Chapter 9.2: Wake of Japan, Wind to Replace Nukes?

There is no doubt that what is happening in Japan is a very tragic case.  Does this mean we need to reject nuke power in Ontario?  That’s the call coming in tsunamis as big as the one the crippled the nuke plants in Japan.   Yet this knee jerk reaction is happening, and governments like they are, may bend even a little in slowing the rebuilding and adding to our nuke fleet. 

The claim is we can replace all our nuke plants with wind.  Right. This knee jerk reaction is not looking at the facts, only emotion.

As of this writing nuke plants in Ontario are producing 9,683MW of power (see).

At 1.5MW each that would be 6,455 wind turbines.  At 7% name plate for summer output we get 92,219 turbines.  If you want them built in 20 years (the lifetime of turbines) that would mean we would have to start building 5,000 every year for the next 20 years, or from start to finish 16 every day.

Then when those were all build and done, we would have to start the cycle again with 5,000 every year as the one’s we built this year all need to be replaced in 20 years.  Which means to supply the power of all our nuke plants with wind we would have to build 16 per day forever.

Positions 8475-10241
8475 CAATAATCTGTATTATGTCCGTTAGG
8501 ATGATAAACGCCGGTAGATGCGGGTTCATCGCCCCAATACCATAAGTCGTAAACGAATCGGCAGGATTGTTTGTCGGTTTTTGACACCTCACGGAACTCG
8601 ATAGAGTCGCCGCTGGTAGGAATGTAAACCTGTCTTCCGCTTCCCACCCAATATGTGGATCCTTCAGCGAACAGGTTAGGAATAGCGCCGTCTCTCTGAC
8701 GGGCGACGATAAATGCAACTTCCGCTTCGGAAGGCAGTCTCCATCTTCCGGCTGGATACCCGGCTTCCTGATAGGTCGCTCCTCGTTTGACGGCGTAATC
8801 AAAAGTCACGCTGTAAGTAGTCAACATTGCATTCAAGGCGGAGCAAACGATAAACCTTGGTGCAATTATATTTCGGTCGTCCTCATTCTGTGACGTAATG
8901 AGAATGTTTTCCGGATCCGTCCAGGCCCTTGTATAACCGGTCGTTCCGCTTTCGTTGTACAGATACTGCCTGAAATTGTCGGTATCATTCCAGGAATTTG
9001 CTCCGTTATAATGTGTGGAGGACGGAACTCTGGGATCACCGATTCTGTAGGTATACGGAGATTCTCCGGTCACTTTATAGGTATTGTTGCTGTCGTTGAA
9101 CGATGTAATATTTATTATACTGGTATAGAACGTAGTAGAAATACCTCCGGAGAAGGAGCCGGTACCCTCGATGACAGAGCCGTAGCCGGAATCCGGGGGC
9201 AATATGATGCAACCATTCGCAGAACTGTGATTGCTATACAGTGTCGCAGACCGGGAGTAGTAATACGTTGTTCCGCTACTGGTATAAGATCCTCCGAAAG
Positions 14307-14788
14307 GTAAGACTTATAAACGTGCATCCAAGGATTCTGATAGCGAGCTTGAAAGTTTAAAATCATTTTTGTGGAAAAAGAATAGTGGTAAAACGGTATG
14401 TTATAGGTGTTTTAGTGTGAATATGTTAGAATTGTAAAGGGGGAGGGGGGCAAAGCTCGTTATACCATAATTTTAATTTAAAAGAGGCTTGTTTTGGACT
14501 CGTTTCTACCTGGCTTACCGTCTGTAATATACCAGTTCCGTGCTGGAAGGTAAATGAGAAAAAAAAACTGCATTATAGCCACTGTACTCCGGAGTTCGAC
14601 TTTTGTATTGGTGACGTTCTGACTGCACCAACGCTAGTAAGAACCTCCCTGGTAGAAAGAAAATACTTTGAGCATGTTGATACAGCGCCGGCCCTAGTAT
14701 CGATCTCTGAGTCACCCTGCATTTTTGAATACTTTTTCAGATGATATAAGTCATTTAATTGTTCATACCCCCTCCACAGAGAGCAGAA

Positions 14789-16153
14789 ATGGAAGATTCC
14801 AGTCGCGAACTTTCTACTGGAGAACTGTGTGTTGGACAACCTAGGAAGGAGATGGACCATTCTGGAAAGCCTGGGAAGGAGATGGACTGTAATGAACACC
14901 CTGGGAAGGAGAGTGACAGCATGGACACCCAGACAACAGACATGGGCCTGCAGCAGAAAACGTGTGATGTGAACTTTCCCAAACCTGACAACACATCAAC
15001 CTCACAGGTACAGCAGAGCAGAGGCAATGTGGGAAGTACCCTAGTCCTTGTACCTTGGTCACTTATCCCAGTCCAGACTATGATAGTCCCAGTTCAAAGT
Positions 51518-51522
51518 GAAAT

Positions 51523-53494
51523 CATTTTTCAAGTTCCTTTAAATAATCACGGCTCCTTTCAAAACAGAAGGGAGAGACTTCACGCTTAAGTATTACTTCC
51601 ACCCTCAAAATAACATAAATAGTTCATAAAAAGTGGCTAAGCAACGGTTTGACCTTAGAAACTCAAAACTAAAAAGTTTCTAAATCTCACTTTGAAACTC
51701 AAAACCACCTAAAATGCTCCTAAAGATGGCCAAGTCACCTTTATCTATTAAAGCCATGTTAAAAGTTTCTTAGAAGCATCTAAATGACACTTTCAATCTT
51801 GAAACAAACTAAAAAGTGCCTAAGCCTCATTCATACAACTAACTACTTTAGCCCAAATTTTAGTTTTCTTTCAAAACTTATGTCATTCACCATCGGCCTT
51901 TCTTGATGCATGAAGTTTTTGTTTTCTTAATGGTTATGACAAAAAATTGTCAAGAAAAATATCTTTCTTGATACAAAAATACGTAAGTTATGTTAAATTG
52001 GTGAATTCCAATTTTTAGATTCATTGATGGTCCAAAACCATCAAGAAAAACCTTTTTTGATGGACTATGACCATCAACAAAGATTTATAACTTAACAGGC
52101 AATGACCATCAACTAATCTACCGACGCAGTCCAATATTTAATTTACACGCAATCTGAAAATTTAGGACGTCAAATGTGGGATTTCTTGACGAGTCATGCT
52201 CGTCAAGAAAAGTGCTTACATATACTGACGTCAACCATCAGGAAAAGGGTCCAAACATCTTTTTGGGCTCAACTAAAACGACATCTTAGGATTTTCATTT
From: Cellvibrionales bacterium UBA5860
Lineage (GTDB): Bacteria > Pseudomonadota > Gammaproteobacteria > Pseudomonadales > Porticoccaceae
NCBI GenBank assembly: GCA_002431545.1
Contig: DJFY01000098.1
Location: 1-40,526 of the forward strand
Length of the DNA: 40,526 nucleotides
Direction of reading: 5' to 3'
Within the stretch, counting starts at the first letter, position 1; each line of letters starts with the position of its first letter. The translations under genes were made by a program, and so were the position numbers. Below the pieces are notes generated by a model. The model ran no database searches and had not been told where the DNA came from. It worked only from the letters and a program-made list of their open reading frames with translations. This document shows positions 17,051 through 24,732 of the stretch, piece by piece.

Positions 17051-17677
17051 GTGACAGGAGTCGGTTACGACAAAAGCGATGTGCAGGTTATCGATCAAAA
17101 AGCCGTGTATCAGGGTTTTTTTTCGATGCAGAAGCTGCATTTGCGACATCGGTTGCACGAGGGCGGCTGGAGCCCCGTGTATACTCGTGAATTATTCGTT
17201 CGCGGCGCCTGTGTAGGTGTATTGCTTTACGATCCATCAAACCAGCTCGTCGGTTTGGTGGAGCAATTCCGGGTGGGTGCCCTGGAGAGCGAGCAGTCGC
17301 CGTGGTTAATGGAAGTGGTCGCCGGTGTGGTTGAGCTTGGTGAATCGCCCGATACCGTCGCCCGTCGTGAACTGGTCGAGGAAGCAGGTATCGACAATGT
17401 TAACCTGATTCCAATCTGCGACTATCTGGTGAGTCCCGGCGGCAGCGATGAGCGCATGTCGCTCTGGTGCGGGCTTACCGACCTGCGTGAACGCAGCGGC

That does not include more wind in lieu of nuke plants needed in the future.  Nor do those 93,000 wind turbines provide power when the wind does not blow.  On those days, I suppose we are to shut down half of Ontario.

2 Responses to Chapter 9.2: Wake of Japan, Wind to Replace Nukes?

  1. Greg N says:

    Actually, the calculation is off by at least a factor of 2. The 5,964 MW that you quoted is for OPG alone. Bruce Power generates almost as much. As I am writing at 4 PM on 21 July 2011, according to IESO the total demand in Ontario is 25,575 MW. Nuclear is providing 10,565 MW out of 10,686 MW available (or 98.9% of capacity). BP is generating 5,000 MW and OPG the balance (or about 5,565 MW). Wind is supplying 656 MW out of 1,379 MW available (or 47.6% available). This might seem acceptable to some but there aoften times when it provides nothing. For example yesterday, it was providing as little as 10 to 40 MW throughout the day when it was as hot as today but no wind was blowing. Realistically wind cannot make up the for the nuclear base load without blanketing Ontario with turbines on every patch of available land.

  2. jrwakefield says:

    Fixed, thanks for the catch.

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